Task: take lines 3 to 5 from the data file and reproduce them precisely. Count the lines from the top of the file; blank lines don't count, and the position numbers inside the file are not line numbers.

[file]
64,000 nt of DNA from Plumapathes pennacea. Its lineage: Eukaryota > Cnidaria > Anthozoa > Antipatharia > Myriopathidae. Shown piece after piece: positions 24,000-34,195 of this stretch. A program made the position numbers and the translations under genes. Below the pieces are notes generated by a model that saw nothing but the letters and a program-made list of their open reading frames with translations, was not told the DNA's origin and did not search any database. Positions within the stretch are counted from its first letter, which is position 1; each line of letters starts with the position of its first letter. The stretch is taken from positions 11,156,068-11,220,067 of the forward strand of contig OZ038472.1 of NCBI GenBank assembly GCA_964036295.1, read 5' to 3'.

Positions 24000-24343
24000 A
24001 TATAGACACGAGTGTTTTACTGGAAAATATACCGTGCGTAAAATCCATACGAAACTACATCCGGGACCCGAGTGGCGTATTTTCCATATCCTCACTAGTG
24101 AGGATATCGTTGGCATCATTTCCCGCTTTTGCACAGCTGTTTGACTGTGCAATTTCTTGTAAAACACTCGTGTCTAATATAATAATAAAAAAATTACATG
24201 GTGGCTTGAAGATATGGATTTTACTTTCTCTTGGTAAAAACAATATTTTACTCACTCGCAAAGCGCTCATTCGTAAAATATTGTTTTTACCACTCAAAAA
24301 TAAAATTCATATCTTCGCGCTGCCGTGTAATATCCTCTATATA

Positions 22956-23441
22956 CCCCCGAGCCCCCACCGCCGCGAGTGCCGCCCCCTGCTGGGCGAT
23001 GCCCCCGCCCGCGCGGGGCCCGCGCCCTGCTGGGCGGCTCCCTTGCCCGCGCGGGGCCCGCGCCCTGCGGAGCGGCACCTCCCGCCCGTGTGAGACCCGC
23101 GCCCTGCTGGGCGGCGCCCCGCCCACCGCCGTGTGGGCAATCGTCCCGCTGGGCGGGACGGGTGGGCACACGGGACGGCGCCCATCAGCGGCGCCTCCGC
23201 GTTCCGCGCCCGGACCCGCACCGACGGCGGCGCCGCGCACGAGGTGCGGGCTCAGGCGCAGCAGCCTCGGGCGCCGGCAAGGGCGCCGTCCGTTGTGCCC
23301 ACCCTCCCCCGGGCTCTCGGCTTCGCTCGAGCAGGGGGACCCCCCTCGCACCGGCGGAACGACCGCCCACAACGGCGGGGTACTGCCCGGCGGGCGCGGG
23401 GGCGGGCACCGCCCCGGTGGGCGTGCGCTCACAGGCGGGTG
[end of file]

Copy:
24000 A
24001 TATAGACACGAGTGTTTTACTGGAAAATATACCGTGCGTAAAATCCATACGAAACTACATCCGGGACCCGAGTGGCGTATTTTCCATATCCTCACTAGTG
24101 AGGATATCGTTGGCATCATTTCCCGCTTTTGCACAGCTGTTTGACTGTGCAATTTCTTGTAAAACACTCGTGTCTAATATAATAATAAAAAAATTACATG